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Mara’s Book Nook

Making Space: How the brain knows where things are by Jennifer Groh.  Knowing where things are seems effortless. Yet our brains devote tremendous power to figuring out simple details about spatial relationships. Jennifer Groh traces this mental detective work to show how the brain creates our sense of location, and makes the case that the brain’s systems for thinking about space may be the systems of thought itself.

QP 491 G76 2014




Mara Inge

Mara Inge is a Sr. Library Information Specialist in the Engineering Library. She specializes in outreach activities and works with the Department of Energy microfiche collection.

home Cycle of Success, Newsletter Friends of the University of Missouri Libraries Celebrates the 2020 Stuckey Essay Contest Winners

Friends of the University of Missouri Libraries Celebrates the 2020 Stuckey Essay Contest Winners

The Friends of the University of Missouri Libraries is proud to announce the winners of the 2020 Robert J. Stuckey Essay Contest, the first-place winner will be awarded a $1,500 scholarship and the second-place winner is awarded a $750 scholarship. The first-place winner is Addison Rinehart of West Platte High School in Weston, MO for her essay entitled “A Pessimist’s Reading List.” The second-place winner is Marina Firman of Boonville High School in Boonville, MO for her essay entitled “Growing Up With Books.” Each teacher of these students, Helen Penrod and Marjorie Brimer, will also receive a $250 award.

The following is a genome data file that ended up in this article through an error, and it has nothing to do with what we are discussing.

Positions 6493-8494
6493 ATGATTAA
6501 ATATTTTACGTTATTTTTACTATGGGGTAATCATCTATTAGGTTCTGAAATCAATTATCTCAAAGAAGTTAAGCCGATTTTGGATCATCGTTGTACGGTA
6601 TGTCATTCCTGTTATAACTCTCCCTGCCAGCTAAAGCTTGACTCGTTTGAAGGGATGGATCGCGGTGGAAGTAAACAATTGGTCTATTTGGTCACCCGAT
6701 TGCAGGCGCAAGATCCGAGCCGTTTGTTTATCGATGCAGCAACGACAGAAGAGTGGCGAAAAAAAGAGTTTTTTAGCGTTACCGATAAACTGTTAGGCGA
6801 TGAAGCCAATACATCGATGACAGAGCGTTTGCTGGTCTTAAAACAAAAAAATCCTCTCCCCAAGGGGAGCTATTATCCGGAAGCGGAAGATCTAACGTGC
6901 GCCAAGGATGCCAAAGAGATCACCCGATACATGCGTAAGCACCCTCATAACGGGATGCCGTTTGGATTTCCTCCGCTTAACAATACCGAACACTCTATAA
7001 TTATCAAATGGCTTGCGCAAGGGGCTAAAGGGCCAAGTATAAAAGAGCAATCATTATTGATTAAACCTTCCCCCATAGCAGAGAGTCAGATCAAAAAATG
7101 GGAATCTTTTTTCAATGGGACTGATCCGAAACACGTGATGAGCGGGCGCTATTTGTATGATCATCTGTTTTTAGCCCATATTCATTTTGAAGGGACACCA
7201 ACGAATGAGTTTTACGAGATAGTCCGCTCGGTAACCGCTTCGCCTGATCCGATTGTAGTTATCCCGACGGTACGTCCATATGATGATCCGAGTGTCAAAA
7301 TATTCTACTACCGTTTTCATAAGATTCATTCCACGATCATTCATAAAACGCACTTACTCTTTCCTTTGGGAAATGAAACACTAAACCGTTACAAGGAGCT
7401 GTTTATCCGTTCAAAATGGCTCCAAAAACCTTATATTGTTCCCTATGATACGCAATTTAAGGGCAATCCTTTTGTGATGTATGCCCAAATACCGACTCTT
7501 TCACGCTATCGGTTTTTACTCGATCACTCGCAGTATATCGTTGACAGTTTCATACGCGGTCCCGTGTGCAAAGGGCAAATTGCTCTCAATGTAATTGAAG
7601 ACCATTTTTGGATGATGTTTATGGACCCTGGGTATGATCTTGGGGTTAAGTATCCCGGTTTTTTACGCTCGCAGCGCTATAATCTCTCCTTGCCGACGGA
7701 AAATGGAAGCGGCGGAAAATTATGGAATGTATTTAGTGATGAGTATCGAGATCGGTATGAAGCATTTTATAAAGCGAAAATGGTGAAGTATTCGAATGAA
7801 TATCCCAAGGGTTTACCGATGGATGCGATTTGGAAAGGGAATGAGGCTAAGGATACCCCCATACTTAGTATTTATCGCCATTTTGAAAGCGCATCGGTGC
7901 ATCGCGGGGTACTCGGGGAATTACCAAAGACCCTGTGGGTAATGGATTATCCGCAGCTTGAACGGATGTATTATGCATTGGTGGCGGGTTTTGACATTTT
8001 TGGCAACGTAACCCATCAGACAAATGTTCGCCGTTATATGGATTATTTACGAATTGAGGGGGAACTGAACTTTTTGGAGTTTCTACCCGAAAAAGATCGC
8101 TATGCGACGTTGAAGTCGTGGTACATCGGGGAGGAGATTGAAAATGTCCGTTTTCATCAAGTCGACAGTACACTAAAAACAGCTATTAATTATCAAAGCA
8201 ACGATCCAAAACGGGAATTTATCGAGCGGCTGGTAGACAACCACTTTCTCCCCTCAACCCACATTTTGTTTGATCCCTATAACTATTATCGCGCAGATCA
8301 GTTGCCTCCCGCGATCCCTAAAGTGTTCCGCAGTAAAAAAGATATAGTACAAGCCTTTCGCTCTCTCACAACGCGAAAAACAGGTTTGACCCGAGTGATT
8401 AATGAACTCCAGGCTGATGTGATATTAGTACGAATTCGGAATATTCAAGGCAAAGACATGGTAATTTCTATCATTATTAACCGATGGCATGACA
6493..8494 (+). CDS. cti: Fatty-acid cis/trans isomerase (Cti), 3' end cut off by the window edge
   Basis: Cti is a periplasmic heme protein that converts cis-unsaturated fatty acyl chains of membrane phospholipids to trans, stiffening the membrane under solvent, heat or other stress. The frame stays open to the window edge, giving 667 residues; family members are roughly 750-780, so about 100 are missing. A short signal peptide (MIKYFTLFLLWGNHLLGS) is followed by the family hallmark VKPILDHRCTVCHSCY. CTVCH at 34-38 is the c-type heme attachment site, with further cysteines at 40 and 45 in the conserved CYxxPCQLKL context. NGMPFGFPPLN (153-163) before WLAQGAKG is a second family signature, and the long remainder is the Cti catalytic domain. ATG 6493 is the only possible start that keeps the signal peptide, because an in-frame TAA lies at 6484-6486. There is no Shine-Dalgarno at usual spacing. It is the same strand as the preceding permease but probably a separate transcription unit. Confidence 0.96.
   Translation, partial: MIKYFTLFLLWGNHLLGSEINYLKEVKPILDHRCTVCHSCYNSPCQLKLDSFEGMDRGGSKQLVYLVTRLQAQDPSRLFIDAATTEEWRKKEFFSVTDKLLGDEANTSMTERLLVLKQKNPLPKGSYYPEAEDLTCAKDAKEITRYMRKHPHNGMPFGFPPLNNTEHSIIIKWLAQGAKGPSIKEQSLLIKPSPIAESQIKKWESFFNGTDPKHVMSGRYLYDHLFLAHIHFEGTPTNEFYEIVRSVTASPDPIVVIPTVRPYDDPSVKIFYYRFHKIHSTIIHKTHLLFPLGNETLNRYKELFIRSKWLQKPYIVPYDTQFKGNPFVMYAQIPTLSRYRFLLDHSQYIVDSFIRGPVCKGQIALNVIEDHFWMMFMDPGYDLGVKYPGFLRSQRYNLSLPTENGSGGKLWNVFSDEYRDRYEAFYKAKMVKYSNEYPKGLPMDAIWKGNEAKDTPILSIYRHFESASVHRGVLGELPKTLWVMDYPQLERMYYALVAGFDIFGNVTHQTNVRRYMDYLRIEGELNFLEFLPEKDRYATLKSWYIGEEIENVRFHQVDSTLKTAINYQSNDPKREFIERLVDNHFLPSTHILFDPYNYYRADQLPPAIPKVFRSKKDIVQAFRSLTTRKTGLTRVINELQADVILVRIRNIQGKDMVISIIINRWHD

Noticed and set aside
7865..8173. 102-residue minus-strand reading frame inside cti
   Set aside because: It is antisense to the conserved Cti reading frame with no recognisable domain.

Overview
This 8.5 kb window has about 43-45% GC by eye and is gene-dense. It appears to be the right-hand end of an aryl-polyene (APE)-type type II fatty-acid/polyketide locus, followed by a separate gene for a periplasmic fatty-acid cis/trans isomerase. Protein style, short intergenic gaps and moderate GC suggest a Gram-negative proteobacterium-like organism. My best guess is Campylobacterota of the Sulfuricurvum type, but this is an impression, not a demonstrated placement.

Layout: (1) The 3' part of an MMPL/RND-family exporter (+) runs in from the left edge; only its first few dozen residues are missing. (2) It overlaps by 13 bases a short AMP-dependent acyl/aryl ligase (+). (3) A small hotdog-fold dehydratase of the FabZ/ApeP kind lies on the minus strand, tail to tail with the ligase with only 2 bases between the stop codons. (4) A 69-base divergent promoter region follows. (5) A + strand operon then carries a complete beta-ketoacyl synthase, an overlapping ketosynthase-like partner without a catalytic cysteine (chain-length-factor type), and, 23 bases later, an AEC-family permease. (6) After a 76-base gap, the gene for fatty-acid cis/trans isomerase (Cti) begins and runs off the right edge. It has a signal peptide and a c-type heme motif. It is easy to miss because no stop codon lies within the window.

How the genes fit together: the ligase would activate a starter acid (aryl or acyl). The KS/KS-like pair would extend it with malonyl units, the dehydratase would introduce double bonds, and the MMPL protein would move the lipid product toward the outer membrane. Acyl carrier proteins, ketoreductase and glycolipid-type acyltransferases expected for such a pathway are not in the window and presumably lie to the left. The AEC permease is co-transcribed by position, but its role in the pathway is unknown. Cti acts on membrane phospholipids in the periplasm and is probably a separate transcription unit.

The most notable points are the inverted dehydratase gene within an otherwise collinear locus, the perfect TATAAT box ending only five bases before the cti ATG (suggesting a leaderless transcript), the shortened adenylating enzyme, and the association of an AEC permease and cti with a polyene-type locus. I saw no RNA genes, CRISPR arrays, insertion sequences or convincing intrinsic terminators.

The Friends of the Libraries have been affiliated with the University Libraries and the University of Missouri since 1960. The Friends have administered the Robert J. Stuckey Essay Contest for the University for the past several years. The late Robert J. Stuckey was a member of the 1963 junior class of Farmington High School and had planned to attend college. He was vitally interested in current events and enjoyed reading. This annual contest is presented in memory of him.

Each year the contest is open to Missouri High School students in grades 9-12, and only one entry is accepted from each school. Each entry must address one or more aspects of books reading. Common student topics for essays include literary analyses, accounts of personal experiences and fictional short stories. Each essay should be originally composed by the student without assistance, and should not have been submitted to any previous contest of have been previously published.

“We are delighted to offer this scholarship opportunity to smart, ambitious, and creative high school students as a way to support their college education,” says Kelsey Thompson, President of the Friends of the University of Missouri Libraries. “Mizzou is a world class institution and we hope all high school students consider continuing their education here.”

Taira Meadowcroft

Taira Meadowcroft is a Health Sciences Librarian at the University of Missouri. She focuses on quality improvement, reference, and marketing for the University of Missouri Libraries.